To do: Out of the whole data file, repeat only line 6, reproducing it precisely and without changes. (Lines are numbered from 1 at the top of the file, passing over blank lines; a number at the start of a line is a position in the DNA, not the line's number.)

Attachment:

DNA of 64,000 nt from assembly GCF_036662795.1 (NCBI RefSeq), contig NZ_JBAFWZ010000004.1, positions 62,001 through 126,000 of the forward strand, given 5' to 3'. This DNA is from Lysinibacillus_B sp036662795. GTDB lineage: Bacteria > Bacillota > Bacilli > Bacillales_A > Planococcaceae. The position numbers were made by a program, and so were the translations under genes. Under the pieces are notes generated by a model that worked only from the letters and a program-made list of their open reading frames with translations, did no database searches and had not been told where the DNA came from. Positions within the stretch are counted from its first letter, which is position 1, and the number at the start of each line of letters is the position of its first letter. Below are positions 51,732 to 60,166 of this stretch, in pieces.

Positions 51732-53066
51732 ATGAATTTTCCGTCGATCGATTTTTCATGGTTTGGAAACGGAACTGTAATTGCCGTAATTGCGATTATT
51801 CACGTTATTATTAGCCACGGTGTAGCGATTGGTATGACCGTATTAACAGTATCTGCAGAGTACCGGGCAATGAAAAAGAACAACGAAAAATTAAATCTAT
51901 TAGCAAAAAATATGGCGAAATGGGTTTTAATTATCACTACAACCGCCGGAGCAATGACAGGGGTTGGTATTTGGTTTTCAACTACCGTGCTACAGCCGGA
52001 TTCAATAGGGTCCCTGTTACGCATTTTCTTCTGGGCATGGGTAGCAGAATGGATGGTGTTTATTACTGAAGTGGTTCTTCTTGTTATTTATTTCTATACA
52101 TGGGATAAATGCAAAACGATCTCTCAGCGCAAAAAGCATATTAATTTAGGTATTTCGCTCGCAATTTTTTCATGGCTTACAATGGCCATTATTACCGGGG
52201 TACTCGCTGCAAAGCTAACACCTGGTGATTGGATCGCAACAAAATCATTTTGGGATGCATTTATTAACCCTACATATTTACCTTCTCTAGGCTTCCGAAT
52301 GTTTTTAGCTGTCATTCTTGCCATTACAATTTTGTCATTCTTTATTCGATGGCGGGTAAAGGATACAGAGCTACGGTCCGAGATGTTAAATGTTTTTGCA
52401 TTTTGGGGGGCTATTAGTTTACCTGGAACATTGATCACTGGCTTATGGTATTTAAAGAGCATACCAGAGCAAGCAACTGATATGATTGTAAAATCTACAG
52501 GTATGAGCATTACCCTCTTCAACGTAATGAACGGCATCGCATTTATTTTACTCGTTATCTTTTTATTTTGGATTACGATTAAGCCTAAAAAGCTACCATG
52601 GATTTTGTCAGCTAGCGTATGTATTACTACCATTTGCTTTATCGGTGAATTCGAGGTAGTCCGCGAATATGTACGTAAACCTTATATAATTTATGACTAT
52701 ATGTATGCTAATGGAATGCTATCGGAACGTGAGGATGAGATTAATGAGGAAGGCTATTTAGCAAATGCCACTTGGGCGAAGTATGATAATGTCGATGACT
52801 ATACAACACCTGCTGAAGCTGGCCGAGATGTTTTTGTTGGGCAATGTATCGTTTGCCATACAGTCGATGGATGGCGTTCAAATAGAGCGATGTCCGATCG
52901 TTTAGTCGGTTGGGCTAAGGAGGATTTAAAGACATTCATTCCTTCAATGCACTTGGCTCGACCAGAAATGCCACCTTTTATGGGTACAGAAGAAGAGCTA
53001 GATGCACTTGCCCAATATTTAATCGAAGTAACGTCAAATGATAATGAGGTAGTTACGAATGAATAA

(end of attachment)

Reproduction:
52001 TTCAATAGGGTCCCTGTTACGCATTTTCTTCTGGGCATGGGTAGCAGAATGGATGGTGTTTATTACTGAAGTGGTTCTTCTTGTTATTTATTTCTATACA